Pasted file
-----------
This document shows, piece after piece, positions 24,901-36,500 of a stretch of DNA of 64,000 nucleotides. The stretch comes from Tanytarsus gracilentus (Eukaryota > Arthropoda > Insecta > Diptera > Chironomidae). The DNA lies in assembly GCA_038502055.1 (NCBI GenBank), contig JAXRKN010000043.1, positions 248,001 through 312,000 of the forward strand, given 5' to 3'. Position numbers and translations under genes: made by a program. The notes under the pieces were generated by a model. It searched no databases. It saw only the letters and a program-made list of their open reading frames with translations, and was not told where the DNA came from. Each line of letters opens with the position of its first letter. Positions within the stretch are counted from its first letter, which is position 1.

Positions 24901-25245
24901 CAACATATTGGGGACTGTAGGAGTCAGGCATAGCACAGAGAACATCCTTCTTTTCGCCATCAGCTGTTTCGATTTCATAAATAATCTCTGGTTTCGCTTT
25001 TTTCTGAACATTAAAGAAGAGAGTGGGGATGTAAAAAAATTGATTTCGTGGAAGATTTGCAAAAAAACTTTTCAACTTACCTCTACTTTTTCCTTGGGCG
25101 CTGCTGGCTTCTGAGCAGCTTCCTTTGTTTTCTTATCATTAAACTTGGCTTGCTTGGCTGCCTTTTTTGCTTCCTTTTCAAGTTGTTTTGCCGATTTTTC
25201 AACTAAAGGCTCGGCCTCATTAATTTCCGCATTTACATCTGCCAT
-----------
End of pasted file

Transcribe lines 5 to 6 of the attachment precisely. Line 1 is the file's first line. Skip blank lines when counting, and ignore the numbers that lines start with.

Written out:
25101 CTGCTGGCTTCTGAGCAGCTTCCTTTGTTTTCTTATCATTAAACTTGGCTTGCTTGGCTGCCTTTTTTGCTTCCTTTTCAAGTTGTTTTGCCGATTTTTC
25201 AACTAAAGGCTCGGCCTCATTAATTTCCGCATTTACATCTGCCAT